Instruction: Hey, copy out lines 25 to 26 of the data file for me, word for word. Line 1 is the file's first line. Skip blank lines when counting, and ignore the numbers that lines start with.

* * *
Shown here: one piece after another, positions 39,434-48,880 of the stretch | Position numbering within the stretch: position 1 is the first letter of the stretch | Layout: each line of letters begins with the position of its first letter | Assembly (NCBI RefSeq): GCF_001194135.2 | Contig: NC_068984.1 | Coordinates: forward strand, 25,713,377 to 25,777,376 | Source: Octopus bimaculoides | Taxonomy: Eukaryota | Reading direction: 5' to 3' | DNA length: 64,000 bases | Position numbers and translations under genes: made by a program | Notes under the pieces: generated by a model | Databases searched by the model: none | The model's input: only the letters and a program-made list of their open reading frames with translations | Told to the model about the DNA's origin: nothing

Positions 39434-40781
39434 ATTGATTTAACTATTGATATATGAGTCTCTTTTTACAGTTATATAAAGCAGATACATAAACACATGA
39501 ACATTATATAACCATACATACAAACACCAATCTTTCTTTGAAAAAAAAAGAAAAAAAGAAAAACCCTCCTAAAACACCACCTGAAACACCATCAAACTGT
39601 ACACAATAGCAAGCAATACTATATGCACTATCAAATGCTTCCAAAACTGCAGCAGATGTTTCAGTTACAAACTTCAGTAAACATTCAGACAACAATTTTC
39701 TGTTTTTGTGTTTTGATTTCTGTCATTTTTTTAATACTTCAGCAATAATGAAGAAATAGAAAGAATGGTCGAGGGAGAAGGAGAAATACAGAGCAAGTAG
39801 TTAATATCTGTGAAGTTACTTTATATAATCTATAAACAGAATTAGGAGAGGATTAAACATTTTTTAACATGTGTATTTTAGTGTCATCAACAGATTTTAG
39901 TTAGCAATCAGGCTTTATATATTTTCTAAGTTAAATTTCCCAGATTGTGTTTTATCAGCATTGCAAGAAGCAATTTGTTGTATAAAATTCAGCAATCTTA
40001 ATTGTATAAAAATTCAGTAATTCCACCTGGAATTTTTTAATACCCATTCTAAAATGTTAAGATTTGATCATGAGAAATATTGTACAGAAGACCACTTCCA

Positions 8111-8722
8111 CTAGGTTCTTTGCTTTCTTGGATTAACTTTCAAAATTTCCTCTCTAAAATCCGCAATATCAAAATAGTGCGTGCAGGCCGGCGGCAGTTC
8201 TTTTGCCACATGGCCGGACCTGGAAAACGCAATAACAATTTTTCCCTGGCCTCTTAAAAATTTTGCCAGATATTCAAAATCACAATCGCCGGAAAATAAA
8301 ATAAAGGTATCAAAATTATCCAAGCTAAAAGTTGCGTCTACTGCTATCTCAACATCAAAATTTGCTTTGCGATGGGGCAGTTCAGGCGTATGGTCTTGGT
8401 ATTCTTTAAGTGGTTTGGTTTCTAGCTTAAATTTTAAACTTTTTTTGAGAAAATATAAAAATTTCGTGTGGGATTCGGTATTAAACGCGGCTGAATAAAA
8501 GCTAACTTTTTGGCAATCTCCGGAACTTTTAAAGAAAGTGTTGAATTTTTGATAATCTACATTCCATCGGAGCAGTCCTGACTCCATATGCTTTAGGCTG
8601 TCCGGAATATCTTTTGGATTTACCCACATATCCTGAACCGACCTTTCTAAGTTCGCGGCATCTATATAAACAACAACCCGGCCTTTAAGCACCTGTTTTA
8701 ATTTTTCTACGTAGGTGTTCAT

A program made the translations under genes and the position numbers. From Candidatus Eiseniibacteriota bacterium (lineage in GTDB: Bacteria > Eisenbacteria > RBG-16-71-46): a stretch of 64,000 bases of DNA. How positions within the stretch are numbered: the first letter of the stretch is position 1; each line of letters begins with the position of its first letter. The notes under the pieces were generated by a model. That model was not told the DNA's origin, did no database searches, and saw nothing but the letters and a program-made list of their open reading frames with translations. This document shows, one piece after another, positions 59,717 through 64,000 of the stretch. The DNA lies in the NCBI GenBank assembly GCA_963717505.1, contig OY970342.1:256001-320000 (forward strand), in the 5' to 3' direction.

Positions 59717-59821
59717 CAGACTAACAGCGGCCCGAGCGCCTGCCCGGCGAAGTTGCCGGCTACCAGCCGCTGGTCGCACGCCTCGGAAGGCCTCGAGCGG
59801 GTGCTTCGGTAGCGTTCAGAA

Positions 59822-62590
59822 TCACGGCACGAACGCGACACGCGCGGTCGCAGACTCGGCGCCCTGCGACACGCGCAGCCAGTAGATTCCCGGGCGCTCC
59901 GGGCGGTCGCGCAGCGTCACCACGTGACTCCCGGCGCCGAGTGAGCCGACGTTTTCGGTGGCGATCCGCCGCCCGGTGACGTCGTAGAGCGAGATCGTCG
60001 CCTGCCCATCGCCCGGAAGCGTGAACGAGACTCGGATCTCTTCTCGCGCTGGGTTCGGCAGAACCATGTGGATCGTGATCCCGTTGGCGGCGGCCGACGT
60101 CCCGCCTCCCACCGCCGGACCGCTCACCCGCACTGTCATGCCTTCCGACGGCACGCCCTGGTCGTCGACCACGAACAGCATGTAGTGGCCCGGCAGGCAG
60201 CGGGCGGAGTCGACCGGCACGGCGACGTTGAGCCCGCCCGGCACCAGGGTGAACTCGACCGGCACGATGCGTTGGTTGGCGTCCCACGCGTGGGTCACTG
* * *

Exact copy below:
60001 CCTGCCCATCGCCCGGAAGCGTGAACGAGACTCGGATCTCTTCTCGCGCTGGGTTCGGCAGAACCATGTGGATCGTGATCCCGTTGGCGGCGGCCGACGT
60101 CCCGCCTCCCACCGCCGGACCGCTCACCCGCACTGTCATGCCTTCCGACGGCACGCCCTGGTCGTCGACCACGAACAGCATGTAGTGGCCCGGCAGGCAG